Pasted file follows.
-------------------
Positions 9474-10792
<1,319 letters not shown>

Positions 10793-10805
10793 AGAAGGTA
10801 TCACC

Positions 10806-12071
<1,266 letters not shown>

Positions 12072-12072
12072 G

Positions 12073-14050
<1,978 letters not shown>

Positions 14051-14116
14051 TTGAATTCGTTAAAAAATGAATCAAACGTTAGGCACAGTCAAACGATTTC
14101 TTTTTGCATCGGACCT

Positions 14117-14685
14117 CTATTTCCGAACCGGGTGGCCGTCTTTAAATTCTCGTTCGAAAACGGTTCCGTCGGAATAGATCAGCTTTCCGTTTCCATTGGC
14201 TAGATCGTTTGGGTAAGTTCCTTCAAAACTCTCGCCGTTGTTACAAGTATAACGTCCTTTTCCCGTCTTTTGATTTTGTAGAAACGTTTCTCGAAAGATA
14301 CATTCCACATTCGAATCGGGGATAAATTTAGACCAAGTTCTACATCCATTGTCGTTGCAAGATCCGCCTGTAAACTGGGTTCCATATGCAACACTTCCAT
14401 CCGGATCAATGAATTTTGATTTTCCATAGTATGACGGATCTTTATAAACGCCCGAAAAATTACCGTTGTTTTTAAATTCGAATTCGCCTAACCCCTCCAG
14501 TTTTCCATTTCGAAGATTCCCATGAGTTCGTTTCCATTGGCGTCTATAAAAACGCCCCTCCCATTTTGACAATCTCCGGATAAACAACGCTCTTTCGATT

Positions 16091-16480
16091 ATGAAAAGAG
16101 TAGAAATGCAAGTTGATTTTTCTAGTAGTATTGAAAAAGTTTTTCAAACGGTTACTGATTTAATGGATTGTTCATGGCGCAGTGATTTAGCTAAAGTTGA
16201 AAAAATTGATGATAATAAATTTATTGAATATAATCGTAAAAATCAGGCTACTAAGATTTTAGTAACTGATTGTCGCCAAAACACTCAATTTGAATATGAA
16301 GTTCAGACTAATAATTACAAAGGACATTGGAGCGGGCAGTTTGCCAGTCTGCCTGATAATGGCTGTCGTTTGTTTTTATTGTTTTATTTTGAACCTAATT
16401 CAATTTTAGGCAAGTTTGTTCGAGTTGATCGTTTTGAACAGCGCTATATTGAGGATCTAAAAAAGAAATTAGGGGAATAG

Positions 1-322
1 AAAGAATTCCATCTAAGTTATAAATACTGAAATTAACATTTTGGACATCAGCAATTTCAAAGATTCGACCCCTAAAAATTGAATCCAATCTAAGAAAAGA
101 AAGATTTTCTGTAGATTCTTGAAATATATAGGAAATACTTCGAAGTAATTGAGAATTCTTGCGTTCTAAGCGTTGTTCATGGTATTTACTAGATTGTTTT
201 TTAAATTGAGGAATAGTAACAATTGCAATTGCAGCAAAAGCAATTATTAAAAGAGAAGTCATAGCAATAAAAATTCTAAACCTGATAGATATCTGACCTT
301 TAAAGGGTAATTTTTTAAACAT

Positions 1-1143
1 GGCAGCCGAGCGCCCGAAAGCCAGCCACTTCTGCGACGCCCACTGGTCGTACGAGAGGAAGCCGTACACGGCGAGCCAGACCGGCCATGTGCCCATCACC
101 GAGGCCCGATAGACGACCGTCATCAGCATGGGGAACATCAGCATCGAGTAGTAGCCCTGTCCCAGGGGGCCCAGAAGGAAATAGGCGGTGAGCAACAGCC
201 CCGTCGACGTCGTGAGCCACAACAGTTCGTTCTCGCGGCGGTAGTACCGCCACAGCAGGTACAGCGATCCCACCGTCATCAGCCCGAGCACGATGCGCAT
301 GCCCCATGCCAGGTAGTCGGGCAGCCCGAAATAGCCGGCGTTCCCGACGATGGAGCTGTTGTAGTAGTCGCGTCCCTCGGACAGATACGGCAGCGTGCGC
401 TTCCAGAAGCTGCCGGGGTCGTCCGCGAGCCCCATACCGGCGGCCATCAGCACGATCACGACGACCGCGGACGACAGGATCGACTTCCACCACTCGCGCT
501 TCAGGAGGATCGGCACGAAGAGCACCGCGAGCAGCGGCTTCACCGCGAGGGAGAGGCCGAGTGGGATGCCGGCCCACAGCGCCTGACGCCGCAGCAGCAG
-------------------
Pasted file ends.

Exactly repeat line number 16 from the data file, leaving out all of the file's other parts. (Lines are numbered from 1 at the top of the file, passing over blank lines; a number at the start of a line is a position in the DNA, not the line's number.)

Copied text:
14117 CTATTTCCGAACCGGGTGGCCGTCTTTAAATTCTCGTTCGAAAACGGTTCCGTCGGAATAGATCAGCTTTCCGTTTCCATTGGC